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The company I work for is starting a project that will probably require a web-server and database to be deployed on the clients system. There are a couple of reasons why we want to ship with a webserver:

  • We need to send and receive data between machines, and we don't want to force customers to setup a network file-system
  • We need to have some sort of GUI for this system, and it has to be cross-platform and cross-machine
  • Most of our clients are probably going to want to write web-interfaces to our system, and it would be nice to give them some working examples

We are scared about the idea of shipping a system with Apache. That sounds like it would be a support nightmare. We want to ship on Linux and Windows, and we want something that we can basically deploy automatically.

Has anyone ever developed or used a product that deployed on top of a web-server? What options are there? What sort of frameworks were used?

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3 Answers 3

Apache Friends XAMPP prehaps?

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I've used it for years--easy to set up, haven't had any problems with it thus far – Carson Myers Jul 7 '09 at 3:15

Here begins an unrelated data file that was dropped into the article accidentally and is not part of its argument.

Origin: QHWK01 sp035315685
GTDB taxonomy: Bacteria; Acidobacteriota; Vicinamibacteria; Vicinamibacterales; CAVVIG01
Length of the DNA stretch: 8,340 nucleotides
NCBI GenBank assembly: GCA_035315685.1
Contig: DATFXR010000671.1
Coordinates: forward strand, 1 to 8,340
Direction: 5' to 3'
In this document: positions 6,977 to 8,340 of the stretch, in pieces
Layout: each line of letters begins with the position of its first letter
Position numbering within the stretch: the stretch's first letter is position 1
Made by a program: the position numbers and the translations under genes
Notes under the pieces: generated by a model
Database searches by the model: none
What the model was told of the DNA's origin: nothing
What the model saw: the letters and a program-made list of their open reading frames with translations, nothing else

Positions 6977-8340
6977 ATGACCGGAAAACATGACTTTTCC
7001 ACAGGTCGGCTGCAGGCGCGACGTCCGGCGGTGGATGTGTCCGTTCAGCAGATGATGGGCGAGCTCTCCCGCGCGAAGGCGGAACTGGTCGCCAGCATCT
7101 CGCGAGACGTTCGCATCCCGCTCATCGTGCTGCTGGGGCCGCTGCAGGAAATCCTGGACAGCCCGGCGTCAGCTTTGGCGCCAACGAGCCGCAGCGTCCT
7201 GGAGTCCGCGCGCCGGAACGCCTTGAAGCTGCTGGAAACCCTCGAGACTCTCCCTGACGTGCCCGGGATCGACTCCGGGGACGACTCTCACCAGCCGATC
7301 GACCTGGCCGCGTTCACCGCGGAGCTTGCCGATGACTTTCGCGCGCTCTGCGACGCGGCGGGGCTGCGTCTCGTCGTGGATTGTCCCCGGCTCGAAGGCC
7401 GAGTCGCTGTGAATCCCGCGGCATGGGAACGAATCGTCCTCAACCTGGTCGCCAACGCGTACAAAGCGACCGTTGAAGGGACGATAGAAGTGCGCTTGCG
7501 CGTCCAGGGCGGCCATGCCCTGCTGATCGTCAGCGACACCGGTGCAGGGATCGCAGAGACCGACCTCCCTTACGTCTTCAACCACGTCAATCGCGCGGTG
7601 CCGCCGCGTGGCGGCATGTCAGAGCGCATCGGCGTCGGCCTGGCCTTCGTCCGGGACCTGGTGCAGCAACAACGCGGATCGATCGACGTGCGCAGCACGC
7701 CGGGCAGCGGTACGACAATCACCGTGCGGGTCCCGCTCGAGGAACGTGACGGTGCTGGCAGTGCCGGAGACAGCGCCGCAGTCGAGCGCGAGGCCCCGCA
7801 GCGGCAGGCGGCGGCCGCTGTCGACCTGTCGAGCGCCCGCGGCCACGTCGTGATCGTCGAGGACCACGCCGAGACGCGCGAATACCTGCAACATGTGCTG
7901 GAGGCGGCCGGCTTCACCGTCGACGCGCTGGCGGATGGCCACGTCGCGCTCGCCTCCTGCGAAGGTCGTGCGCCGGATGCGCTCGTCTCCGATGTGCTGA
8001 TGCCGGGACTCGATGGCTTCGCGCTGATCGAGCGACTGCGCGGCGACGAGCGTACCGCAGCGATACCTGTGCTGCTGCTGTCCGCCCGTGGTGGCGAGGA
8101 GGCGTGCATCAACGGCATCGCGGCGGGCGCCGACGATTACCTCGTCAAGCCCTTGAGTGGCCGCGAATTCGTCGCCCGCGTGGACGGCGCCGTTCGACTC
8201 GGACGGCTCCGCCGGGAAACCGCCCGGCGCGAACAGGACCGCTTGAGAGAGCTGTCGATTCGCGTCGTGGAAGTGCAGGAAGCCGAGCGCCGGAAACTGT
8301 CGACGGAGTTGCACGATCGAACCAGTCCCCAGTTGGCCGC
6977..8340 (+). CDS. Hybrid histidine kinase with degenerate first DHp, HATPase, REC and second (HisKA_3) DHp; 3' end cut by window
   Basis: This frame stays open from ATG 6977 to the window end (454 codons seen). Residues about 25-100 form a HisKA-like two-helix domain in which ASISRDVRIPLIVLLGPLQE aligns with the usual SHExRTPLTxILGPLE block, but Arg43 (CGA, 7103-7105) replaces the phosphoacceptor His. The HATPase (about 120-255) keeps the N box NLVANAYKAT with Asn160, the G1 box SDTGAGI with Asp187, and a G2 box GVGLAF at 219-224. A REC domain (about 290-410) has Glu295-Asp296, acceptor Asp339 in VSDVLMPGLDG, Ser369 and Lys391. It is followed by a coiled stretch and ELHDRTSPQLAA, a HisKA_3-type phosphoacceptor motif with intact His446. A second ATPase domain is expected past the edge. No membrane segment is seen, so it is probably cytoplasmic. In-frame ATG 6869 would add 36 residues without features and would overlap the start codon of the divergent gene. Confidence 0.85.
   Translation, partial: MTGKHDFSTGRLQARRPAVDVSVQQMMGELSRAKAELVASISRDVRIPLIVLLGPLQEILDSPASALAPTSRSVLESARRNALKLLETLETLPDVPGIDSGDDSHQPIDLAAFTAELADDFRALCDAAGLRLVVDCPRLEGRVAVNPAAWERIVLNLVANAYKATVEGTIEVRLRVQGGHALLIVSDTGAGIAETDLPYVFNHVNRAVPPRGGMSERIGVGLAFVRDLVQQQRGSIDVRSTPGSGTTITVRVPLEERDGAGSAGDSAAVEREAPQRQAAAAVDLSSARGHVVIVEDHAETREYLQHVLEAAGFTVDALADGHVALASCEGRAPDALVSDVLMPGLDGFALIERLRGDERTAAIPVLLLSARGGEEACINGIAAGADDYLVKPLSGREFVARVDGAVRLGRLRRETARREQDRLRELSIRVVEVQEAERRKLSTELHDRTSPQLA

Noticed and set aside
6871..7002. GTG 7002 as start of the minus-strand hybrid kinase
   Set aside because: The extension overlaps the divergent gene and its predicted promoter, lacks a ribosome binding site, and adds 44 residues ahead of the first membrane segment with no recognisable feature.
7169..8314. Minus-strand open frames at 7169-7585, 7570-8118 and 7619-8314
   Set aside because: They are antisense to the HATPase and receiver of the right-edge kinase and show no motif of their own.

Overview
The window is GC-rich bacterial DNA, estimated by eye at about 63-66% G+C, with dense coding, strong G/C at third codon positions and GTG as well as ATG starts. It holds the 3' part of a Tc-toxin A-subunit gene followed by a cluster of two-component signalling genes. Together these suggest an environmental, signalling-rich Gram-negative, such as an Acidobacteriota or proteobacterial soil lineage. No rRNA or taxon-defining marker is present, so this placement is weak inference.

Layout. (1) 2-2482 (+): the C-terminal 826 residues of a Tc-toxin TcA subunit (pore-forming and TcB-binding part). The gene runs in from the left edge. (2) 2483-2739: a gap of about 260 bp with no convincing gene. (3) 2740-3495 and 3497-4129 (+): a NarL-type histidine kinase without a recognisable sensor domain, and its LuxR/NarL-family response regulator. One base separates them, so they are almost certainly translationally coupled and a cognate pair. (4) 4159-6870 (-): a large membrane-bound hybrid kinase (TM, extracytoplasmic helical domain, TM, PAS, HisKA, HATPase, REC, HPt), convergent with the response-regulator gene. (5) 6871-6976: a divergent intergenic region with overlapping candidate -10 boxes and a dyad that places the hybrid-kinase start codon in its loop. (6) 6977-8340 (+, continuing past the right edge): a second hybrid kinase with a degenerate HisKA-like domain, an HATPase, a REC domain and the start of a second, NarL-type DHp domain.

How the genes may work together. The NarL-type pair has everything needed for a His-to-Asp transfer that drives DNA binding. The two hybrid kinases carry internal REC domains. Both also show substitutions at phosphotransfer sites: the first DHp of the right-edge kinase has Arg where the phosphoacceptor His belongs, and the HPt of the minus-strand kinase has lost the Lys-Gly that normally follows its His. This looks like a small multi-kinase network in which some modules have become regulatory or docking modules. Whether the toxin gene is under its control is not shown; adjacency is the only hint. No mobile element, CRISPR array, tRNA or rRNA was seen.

It sounds like rather than deploying a web server to the client that you should take a look at a client server type set up where the client also hosts a port so that it too can act as a server. This will allow two way communications. This will then allow you to have full control over what is delivered and any data communications or document transfers can be supported directly via your implementation. I suggest using C# but only because that is all I have lived in for so long now. It can run in both a windows and linux world equally well. Depending on what you need for storing data you can use sql express on the client or an xml document store. The server end can utilize what ever database flavor you are used to working with or that your company can afford. I am a Microsoft guy so my preference is generally SQL Server!

Take a look here for several examples on how to set up a two way communication.

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Lighttpd is a good choice. It's small, multiplatform and light weight. It's also BSD licensed in case you need to modify some source code without worrying about copyleft.

As for a database, SQLite is also another lightweight client.

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